GoPro Inc. (NASDAQ:GPRO) is in a tough position both financially and strategically today, and that can lead a company to take desperate measures. For years, rumors have swirled about a possible sale, and CEO Nick Woodman suggested an alternative when he said recently, “We are open to a partnership.”
Woodman seems to want to explore options to keep GoPro afloat without selling outright. Why the company needs a partner says a lot about GoPro, and the fact that a partner hasn’t materialized says even more.
How a partner could help GoPro
There are a few reasons GoPro wants a partner. One is that a partner could scale GoPro’s footprint and sales. This could include helping develop new products or incorporating GoPro products or technology into other products.
Folding into another company’s ecosystem could also be a win-win for GoPro and a partner. Garmin (NASDAQ:GRMN), for example, has dabbled in the action camera market as an adjacent product to sports watches and other GPS products. But it hasn’t taken much market share from GoPro, so a partnership could help both companies.
GoPro may also look at a partnership as a way to lower operating expenses, which is a big thorn in its side. Particularly in sales and marketing, GoPro could use a lot of help getting its products on store shelves and getting the word out about them without spending hundreds of millions of dollars by itself. Again, Garmin is a company that has similar kiosks in similar stores, and the two working together may help costs for both.
Why would anyone partner with GoPro?
The reason a partnership may not materialize is that GoPro doesn’t have a lot to offer partners. Its product lineup is small, and after product failures like the Karma Drone and the Session lineup of cameras, it’s not clear the brand is particularly strong either.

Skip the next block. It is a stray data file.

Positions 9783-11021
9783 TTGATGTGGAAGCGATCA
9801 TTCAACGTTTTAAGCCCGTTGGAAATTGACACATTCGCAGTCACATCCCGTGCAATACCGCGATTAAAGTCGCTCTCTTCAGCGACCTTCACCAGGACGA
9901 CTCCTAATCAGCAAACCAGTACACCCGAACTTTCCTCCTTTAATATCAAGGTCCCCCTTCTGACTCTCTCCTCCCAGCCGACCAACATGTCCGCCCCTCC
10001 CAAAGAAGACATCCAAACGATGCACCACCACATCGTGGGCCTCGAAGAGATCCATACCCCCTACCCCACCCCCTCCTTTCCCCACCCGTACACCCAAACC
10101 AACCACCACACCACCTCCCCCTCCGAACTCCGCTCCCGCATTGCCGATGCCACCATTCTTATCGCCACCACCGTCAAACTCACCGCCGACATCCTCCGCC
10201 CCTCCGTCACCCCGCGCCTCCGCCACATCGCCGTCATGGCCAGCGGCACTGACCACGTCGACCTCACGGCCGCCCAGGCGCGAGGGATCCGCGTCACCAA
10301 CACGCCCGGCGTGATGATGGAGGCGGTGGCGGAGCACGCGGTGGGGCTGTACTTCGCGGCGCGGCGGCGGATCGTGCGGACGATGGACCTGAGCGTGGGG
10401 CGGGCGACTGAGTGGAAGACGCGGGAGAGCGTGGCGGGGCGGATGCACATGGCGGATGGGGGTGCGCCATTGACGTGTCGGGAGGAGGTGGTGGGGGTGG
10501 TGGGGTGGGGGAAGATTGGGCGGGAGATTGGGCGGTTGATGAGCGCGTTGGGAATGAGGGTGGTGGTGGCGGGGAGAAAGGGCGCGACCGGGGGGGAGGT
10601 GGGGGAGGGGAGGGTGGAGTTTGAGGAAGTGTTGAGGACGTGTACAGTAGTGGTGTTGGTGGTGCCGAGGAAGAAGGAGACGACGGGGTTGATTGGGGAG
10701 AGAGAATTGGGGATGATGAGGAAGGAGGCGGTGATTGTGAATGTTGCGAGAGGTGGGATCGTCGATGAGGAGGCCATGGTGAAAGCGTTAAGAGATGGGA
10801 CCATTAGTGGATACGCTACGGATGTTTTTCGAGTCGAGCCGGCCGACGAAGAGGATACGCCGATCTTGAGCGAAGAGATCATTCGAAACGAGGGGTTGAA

If GoPro were bringing excitement to another brand or a draw to a retailer, it would make sense to form a partnership. But the brand has been beaten up over the past three years, and competitors like DJI and Garmin are building their own camera technology into products, reducing the need for GoPro’s technology.
Smartphone deals like the one GoPro signed with Huawei to include GoPro’s photo editing software in phones haven’t moved the needle either. There’s simply no easy answer for GoPro, and as much as the company may want a partner that can throw its weight behind the action camera company, it doesn’t have a lot to offer in a deal.
GoPro’s rough path continues
New products appear to be selling well for GoPro, but the company still has a difficult path back to profitability. Its product lineup is small, and expenses to develop and sell those products are high. Without a partner helping out, GoPro doesn’t seem to have a clear path to growth. Management wouldn’t mind finding a partner to help out, but I don’t see who would make a splashy deal with GoPro or what GoPro would bring to the table for a larger company.
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